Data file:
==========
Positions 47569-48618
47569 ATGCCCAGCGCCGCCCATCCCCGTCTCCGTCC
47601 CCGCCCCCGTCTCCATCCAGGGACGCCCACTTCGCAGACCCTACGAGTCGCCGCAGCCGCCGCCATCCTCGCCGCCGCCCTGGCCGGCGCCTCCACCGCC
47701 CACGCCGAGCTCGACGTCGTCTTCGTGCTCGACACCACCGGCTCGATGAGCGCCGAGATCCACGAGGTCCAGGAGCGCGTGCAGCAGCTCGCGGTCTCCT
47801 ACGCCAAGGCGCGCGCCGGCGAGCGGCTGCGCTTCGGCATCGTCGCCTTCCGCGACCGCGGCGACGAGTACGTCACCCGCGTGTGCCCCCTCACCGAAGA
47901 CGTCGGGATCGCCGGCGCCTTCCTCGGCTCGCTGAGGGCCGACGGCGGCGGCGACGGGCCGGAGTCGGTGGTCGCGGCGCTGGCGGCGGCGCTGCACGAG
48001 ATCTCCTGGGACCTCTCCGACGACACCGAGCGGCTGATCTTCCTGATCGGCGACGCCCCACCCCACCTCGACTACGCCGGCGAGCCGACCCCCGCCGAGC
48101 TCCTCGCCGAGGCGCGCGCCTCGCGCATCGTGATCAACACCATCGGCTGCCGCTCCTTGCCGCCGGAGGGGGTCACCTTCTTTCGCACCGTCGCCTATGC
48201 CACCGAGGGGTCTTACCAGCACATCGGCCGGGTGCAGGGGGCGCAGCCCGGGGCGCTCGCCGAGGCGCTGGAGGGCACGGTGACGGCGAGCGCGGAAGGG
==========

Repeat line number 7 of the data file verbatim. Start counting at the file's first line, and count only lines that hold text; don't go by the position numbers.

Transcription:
48001 ATCTCCTGGGACCTCTCCGACGACACCGAGCGGCTGATCTTCCTGATCGGCGACGCCCCACCCCACCTCGACTACGCCGGCGAGCCGACCCCCGCCGAGC